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ALB: “Enforcement Update: Philippine Competition Act” 

by Arlene Maneja

Published: October, 2017

Submission: October, 2017

 



It has been almost two years since Republic Act No. 10667, otherwise known as the Philippine Competition Act (the PCA), took effect on August 8, 2015. Under the transitional clause of the PCA, to enable parties to renegotiate agreements or restructure their businesses to comply with the law, an existing business structure, conduct, practice or any act that may be in violation of the PCA shall be subject to the administrative, civil and criminal penalties only if it is not cured or is continuing upon the expiration of two years after the effectivity of the PCA. This grace period expires on August 7, 2017.


In this regard, the Philippine Competition Commission (PCC) recently published its draft 2017 Rules of Procedure (the Rules), which apply to investigations, hearings, and proceedings before the PCC, except matters involving mergers and acquisitions which are governed by separate PCC issuances. The Rules provide for the procedure for both adversarial proceedings, e.g., fact-fi nding preliminary inquiries to determine if there are reasonable grounds to conduct a full administrative investigation and full administrative investigations to determine if there is suffi cient basis to charge an entity for violation of the PCA, and non-adversarial proceedings, e.g., request for a binding ruling or issuance of a show cause order or submission of a consent order. The PCC is expected to issue the fi nal Rules by August 2017 and the Rules will take effect 15 days after its publication.


Under the PCA, administrative penalties for anticompetitive agreements and abuse of dominant position involve a fi ne ranging from US$2million to US$5million. The PCA also allows for the institution of a separate and independent civil action by any person who suffers direct injury by reason of any violation of the PCA after the PCC has completed the preliminary inquiry. Administrative and civil actions are barred unless instituted within fi ve years from the time the cause of action accrues.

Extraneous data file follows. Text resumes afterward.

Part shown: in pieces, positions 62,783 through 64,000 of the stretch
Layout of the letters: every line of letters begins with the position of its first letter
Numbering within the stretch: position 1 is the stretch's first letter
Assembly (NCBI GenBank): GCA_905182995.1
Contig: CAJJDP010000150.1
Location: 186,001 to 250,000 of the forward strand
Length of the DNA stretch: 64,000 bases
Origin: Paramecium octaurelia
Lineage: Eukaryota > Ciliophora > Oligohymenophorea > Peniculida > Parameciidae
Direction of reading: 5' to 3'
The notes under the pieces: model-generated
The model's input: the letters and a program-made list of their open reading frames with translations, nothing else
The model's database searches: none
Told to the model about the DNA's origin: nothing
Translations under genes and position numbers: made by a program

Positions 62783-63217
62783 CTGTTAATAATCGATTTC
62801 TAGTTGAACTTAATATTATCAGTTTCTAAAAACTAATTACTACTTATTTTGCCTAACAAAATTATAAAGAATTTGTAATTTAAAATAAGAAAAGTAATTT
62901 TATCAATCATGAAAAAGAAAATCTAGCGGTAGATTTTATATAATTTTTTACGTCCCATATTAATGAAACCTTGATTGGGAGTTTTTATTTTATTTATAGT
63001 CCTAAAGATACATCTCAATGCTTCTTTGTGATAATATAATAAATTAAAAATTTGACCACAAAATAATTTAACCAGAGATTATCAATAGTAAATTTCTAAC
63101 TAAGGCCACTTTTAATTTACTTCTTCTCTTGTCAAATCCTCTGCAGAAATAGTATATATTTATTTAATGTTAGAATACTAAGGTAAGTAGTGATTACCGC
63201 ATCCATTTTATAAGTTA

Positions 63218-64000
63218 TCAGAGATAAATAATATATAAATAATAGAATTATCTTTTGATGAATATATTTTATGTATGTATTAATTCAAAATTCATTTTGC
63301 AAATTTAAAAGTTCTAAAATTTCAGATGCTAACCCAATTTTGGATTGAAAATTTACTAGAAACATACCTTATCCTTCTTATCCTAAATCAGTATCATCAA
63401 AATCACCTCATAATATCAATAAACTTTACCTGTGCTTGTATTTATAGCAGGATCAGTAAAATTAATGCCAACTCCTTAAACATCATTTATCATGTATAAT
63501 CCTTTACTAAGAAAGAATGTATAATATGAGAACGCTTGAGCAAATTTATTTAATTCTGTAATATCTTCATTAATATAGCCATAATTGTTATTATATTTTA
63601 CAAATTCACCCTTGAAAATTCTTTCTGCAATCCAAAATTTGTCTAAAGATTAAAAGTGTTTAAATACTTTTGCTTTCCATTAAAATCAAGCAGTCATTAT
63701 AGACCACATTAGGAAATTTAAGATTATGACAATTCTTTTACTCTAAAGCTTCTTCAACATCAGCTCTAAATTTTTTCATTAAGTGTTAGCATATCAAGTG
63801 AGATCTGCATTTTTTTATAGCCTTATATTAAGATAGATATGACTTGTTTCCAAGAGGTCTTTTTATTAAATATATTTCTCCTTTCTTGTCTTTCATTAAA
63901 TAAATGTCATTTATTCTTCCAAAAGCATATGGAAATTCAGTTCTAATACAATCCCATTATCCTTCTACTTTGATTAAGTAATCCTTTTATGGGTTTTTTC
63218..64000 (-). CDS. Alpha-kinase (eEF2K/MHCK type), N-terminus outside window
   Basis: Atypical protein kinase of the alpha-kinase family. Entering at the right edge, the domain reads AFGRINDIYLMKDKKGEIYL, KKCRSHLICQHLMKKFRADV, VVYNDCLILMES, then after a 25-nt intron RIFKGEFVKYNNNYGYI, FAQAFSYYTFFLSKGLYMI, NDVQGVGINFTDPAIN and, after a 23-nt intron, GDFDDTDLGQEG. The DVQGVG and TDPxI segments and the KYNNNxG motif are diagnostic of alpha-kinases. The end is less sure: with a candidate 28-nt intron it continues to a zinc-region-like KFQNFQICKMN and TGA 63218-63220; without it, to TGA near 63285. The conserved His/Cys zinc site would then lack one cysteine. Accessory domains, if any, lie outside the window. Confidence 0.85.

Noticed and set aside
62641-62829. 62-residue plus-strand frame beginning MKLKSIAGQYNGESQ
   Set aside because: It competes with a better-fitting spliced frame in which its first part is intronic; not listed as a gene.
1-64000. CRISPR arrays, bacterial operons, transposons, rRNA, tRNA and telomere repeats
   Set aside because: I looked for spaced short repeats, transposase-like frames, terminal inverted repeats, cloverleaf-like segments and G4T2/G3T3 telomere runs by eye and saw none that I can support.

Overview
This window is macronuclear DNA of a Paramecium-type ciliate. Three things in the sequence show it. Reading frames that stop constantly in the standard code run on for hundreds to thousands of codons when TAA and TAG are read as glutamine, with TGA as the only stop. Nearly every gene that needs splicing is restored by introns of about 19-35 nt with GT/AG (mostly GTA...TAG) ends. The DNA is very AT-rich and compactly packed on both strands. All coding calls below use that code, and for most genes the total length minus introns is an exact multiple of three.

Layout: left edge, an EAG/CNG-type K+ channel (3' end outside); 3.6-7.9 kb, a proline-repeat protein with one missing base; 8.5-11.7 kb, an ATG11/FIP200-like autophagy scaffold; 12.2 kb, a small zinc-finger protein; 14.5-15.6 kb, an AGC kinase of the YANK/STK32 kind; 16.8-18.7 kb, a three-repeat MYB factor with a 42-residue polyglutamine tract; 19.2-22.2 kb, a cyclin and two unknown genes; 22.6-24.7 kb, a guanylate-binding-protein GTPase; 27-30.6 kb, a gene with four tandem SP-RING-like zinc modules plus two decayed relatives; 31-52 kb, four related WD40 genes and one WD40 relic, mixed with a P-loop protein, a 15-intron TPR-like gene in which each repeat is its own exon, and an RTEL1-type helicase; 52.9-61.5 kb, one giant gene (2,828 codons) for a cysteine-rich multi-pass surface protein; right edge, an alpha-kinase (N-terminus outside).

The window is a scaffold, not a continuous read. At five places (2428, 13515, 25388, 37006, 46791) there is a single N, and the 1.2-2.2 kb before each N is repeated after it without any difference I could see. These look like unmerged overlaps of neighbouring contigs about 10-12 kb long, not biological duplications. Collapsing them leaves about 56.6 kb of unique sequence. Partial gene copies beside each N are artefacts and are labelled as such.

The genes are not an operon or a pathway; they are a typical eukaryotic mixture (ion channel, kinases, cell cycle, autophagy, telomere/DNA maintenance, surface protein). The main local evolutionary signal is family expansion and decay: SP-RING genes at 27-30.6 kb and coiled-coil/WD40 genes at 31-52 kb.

Finally, the PCA also imposes criminal penalties for anti-competitive agreements between competitors that are per se illegal or have the object or effect of substantially preventing, restricting, or lessening competition. Such penalties involve imprisonment from two to seven years, and a fi ne ranging from about US$1 million to US$5 million. For juridical entities, the penalty of imprisonment shall be imposed on its offi cers, directors, or employees holding managerial positions, who are knowingly and willfully responsible for such violation.


 


Download the full ALB August 2017 Issue from the ALB website. The “Enforcement Update: Philippine Competition Act” is on page 8.


 


Footnotes:

Arlene M. Maneja specializes in competition law, investments, public-private partnerships (PPPs), infrastructure, power, and renewable energy. Ms. Maneja advises clients regarding competition laws and anti-trust matters, and has represented the firm in the 4th ASEAN Competition Conference hosted by the Philippine Department of Justice.



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